Above white roofs.
It’s just before Christmas. The temperature was far above > 0 °C and we had continuous rain. Fantastic prospects for a wet Christmas eve, but luckily, we have books months ago and were traveling to Andalusia. So, on 22nd we stood at the Memmingen Airport and were looking forward to comfy 20 °C in Spain, where people laugh at you after being asked for veggie food.
After the first night spent in Malága we took our rental car and drove towards Almuñécar. Spending Christmas at the beach seemed like a pretty good idea. On the first day we were just arriving and organizing ourselves and exploring the surrounding area. On Christmas Eve itself the wind was supposed to take up. So, we decided to not waste another day parawaiting for less wind and took off to the Parque natural del Cabo de Gata-Níjar and the wild wild west of the desert of Tabernas. The next day the weather window opened up to paragliding at the Cerro de Itrabo. We used that opportunity before stronger winds and rainy conditions stopped the show in the evening again.
While wind and rain spread over Andalusia we hit the road again and explored the caves of Nerja, searched for ibex in the Torcal de Antequera and decelerated in the Sierra de Huma with good food and wine. Unfortunately, the Caminito del Rey was rebuilt lately so that it is now feasible for young and old from 2 to 99 years and only10 Euro per capita – and has thus lost all its charm. In the crisp wind, the ferrata was also closed.
After relaxing three days and wandering around El Chorro, we made our way to the Sierra de Grazalema to immediately get up in the air at the NW-Lijar. There, we made up for the relaxing days by hike and flying and detoured to El Bosque after again the wind took its toll on us. On New Year an east wind set in, so that Montellano was on the plan. The next day we had west again, so we tried our luck in Teba. However, the instability of the weather let us pack our bags and we wanted to spend our last days and the sea again. Guess what, Andalusia has much more to offer than paragliding in Algodonales.
In the southernmost tip of the Iberian Peninsula, we arrived in Tarifa, enjoyed the views to Marocco and were dragged along the Strait of Gibraltar in high waves during our kitesurfing course.
We certainly will escape the wet winters in southern Bavaria and visit Andalusia someday again. The country has much to offer and is almost forcing you to take along kitesurfing stuff, your paragliding backpack, the road bike and some climbing gear. Whose priority is paragliding should probably plan the trip for the beginning of December, because weather conditions turn instable around New Year.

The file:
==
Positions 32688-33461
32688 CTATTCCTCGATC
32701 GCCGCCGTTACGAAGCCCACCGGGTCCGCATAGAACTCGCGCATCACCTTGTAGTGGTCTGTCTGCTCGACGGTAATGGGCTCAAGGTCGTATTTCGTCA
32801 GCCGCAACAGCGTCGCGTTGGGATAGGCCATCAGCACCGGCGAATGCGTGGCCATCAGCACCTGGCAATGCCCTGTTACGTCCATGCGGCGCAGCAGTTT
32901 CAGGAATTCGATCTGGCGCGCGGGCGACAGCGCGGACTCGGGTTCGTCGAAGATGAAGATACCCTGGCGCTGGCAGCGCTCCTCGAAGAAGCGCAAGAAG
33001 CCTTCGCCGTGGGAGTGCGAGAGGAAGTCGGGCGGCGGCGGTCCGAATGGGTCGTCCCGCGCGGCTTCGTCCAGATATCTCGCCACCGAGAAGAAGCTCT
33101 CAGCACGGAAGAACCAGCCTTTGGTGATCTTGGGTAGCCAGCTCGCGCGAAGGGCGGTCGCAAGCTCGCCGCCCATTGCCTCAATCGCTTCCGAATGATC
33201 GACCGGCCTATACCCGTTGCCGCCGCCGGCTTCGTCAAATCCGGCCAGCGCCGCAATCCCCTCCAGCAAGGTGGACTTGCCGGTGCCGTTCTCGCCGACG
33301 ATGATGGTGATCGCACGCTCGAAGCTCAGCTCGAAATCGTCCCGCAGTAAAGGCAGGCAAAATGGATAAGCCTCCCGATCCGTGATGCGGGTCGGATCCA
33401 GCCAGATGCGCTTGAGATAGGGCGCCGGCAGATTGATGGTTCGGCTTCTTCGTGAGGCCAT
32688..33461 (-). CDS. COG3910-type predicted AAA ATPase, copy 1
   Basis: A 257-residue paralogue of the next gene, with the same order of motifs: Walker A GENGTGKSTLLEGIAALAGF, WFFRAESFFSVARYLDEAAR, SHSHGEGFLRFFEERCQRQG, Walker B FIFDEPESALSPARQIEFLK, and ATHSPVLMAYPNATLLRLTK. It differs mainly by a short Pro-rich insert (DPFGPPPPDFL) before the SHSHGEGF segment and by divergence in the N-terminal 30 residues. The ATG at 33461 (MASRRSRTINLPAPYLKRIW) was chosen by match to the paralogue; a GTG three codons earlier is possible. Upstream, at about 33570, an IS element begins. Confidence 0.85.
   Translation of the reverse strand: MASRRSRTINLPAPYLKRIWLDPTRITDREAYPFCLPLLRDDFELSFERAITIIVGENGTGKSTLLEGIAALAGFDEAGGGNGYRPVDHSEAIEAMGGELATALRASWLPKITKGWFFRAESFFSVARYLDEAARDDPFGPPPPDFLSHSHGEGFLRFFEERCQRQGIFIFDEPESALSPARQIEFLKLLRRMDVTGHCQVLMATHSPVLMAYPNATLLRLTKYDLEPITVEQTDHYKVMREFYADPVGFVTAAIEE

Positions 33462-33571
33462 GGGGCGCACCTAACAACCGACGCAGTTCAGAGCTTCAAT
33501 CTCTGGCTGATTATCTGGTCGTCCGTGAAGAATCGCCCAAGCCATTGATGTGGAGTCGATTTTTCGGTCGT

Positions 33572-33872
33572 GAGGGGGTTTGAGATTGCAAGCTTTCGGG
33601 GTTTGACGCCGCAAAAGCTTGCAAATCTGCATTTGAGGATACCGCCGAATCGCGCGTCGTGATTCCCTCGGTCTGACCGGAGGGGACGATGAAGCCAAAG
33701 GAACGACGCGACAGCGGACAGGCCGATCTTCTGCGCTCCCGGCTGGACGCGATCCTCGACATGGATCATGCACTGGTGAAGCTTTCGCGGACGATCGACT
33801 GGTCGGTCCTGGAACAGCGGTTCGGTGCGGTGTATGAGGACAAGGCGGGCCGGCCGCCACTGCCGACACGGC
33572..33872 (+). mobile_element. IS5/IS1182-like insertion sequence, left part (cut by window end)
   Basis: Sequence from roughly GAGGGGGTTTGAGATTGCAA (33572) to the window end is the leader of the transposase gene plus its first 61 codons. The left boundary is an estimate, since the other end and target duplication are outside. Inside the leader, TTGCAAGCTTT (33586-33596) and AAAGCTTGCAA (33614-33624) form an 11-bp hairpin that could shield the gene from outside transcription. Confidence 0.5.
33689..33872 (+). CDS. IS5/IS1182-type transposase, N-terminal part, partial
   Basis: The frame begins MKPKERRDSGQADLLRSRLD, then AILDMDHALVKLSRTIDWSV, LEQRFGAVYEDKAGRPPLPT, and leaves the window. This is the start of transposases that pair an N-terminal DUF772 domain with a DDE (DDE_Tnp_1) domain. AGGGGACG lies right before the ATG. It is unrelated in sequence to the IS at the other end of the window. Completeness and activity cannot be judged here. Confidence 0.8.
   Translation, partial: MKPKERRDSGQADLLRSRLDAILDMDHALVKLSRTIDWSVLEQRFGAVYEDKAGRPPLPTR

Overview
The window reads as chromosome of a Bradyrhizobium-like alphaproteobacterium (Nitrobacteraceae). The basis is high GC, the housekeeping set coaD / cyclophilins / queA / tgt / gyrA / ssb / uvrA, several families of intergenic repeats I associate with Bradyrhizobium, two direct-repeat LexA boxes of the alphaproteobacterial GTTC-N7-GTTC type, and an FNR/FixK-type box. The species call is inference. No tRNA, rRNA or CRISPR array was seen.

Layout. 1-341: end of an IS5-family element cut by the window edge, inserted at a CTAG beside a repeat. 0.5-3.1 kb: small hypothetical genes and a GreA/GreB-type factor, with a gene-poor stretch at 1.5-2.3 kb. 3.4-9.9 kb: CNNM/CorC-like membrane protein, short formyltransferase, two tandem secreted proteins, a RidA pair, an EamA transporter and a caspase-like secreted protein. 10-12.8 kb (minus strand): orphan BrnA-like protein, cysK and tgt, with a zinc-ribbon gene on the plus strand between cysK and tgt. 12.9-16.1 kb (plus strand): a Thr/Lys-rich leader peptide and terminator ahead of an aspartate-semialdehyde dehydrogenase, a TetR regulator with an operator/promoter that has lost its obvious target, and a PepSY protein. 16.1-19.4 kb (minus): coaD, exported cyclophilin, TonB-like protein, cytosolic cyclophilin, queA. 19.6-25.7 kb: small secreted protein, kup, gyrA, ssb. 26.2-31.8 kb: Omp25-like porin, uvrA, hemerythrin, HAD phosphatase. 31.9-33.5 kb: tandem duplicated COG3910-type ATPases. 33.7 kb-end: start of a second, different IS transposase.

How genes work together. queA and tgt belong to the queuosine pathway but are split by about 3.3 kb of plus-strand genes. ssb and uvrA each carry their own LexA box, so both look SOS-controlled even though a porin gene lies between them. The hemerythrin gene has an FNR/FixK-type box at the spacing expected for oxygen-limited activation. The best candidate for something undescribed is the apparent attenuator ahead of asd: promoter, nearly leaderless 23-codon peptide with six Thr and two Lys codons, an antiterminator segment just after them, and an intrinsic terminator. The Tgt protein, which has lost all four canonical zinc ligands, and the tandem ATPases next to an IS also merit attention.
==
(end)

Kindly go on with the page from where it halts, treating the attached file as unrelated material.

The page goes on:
Teba nearby Algodonales.
One afternoon while being nearby El Chorro we took a quick ride to Teba. More than 40 kph wind. The next time we started from Algodonales and did not really know what wind conditions to expect. In the morning, it was still drizzling and the wind turbines around Teba suggested some conditions themselves. To get to the lauching you have to follow a steep road starting from the central roundabout – the road is not to find on google maps, so use the satellite mode. At first, we mistakenly ended at the castle.
The site itself is nicely prepared and fine graveled. The possibility of toplanding is slightly blocked by a pagoda, but the space is still sufficient for retrials. The wind, however, was not quite weak. Constant 15 kph with gusts over 20 kph. Torn between waiting and flying, Alex took off from the bottom of the launching paddock and immediately leveled up. I watched him a bit and decided to try my luck. I was struggling with more than 20 kph while having a slightly oversized wing. But within seconds I got in the air and we both got warned by our vario that we were too close to the TMA Sevilla.
In the beginning, we were simmering from one end to the other of the ridge. Logically, it got boring, so we took our chances and aimed at the hump in northeastern direction of Teba. At first, the spreading power lines are a bit daunting, but keeping height is not an issue. On the other side of Teba, Alex had to make a quick stop and landed top, while I work my way back up the hill. The way back was also pretty easy, but the wind was picking up by the minute.
At some point, we got bored and cold so we attempted to top land, even though it was not an easy task due to strong wind. After a couple of attempts, we happily made it!
To pack the wings, we hid behind the car and observed an arriving pilot, who tried his best launching while defiling his wing. Around 30 kph you should not force a launch, those things usually don’t end well.
Super cool soaring over the white rooftops of Teba. Beware of a lot of wind, as it seems that strong wind is topographically favored here. Also, you can launch almost in any direction and use the plateau as a playground as well.
|Group||Sierra de la Camorra|
|Wind||N, NW, W|
|GPS (Launching)||36.980201, -4.925615|
|GPS (Landing)||36.983272, -4.930283|
|Height launching site [amsl]||600|
|Ascent||Follow the street back to the launching site. There is a big possibility to get picked up by local pilots.|
|Launching site||Fine graveled launching site with a moderate slope.|
|Flying cues||Max. flight height 1000ft AGL before entering Sevilla TMA bis FL145.|
|If the wind is strong enough (NW) you could fly towards NE to the bigger hill behind Teba.|
|Landing site||The official landing site is very big. Be reminded that the street has to be overflown.|
|Wind at landing site||Depending on regional wind.|